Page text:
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As China's response to the growing craze of lesser-oxidized Taiwanese oolong styles (and with the help of steep import tariffs on incoming Taiwanese teas), modern day Tie Guan Yin has become a behemoth in the tea world, becoming reportedly the most gifted tea on the mainland.  As a growing number of low and even lower grades of TGY iterations flood the market, in the recent years it has become nearly inarguable if the quality measures up to the fame; if prices of the fewer and fewer genuine articles are justified.  Though perpetually overshadowed by this neighboring racket, Zhangping's traditionally pressed Shui Xian Oolong — especially when presented with its highest quality versions — has become a compelling contrast to Tie Guan Yin as a representative of the 闽南 Mǐn nán Southern Fujian taste. 




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While classified as separate cultivars in 1985, Fujian Shui Xian cultivar (华茶9号) and the Phoenix Shui Xian cultivar (华茶17号) in Guangdong, this large-leafed mellow broth producing cultivar shares an inextricable history as a primary source material for Oolong innovations throughout southeast China's history. Considered genetically the same as its much more famous northern Minbei Wuyi Mountain counterpart (and possibly the Phoenix Mountains’ to the south), Zhangping’s Shui Xian is said by some to be derived from what could possibly be the oldest ancestor to the modern Shui Xian germplasm: a millennium-old specimen numbered 350881202004 found 200 years ago near Beiliao village in Zhangping county. While this claim doesn’t garner the respect of the mainstream (many repeat that the ancestral origins of Shui Xian cultivar are just outside of the Wuyi Mountains), claims that peer this far back into history beyond the haze of vested interests may admittedly be beyond verification.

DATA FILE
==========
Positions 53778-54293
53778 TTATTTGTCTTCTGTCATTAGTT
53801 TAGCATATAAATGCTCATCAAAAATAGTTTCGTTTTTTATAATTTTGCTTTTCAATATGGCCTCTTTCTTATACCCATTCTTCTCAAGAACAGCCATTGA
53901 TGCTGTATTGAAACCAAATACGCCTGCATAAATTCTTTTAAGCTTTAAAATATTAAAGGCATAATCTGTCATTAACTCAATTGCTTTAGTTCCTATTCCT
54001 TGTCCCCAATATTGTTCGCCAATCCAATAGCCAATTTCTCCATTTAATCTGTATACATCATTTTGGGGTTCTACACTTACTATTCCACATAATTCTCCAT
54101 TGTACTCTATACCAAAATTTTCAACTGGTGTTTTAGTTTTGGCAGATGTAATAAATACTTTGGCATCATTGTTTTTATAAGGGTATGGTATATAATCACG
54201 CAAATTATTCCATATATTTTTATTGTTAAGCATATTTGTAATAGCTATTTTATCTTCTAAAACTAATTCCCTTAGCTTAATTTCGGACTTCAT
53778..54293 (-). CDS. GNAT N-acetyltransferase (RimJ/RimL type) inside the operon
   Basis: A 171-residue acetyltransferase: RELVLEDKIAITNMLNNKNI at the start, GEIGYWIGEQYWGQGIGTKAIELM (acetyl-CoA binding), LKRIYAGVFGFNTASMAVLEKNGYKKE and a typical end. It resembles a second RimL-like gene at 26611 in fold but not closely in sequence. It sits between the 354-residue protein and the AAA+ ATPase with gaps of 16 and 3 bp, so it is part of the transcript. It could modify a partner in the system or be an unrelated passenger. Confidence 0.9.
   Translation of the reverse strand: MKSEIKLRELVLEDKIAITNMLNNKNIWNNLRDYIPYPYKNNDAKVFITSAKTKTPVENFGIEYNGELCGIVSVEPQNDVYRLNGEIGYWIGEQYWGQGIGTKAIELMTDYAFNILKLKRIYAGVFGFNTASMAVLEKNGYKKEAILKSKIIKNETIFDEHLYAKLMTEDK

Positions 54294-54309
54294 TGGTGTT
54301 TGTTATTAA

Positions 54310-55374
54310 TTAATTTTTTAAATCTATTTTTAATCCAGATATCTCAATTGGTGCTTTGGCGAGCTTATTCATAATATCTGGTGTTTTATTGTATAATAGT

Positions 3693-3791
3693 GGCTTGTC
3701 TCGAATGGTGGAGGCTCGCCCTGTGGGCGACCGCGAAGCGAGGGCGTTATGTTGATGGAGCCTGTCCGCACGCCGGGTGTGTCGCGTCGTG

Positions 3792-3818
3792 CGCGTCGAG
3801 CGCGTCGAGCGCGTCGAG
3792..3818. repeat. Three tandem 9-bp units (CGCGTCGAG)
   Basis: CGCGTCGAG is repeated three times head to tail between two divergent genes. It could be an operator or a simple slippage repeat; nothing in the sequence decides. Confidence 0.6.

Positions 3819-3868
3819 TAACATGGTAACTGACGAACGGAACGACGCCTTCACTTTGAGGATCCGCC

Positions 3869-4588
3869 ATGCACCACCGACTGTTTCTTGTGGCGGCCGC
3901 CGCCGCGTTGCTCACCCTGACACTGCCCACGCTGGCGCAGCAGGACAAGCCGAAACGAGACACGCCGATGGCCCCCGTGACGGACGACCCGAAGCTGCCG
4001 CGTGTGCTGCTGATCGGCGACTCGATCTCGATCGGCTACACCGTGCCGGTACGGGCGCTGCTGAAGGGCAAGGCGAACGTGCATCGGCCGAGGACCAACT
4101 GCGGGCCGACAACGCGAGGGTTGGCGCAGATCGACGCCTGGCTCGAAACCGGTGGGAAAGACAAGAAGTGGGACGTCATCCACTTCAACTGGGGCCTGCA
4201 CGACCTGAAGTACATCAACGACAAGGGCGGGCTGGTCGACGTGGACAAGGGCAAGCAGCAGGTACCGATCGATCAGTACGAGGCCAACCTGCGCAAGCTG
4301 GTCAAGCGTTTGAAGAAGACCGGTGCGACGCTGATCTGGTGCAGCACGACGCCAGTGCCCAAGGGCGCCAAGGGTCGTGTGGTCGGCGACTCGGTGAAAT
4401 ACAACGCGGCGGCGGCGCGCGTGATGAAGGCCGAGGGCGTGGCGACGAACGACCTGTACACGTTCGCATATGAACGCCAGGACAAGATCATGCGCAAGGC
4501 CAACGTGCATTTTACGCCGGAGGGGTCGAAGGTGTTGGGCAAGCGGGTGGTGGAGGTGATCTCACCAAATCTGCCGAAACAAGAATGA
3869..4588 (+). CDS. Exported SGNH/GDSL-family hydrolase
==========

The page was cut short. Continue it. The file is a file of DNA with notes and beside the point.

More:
one of Inheritor Master Li's century old Shui Xian bushes

Wherever Shui Xian cultivar genetics ultimately call home, the Shui Xian bushes planted all over Zhangping are considered to have by and large come from Wuyi specimens brought down to Zhangping sometimes in the early 1900s by Liu Yongfa, the same tea farmer who eventually produced the first pressed square tea biscuits, inspired to work with the relatively large and precarious nature of Shui Xian’s loose tea leaves.

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Pressed by hand and the end of a wooden mallet press and wrapped in a cotton paper, Zhangping Shui Xian remains the only oolong that is pressed into a cake shape.  These miniscule biscuits — weighing between 8-10 grams — are then baked to dry the moisture out of them and lock in the flavor.

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advanced agitation and resting of over 40 cycles are applied during the withering phase of the production, intended for compounds in the oxidative process to transform differently, allowing for special flavor development and brew-ability.



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The brew action of these teas are eminently agreeable and unfussy — experiment with more liberal brew parameters of as hot and as long as you dare.  It's hard to find a reason to not love a good Zhangping Shui Xian!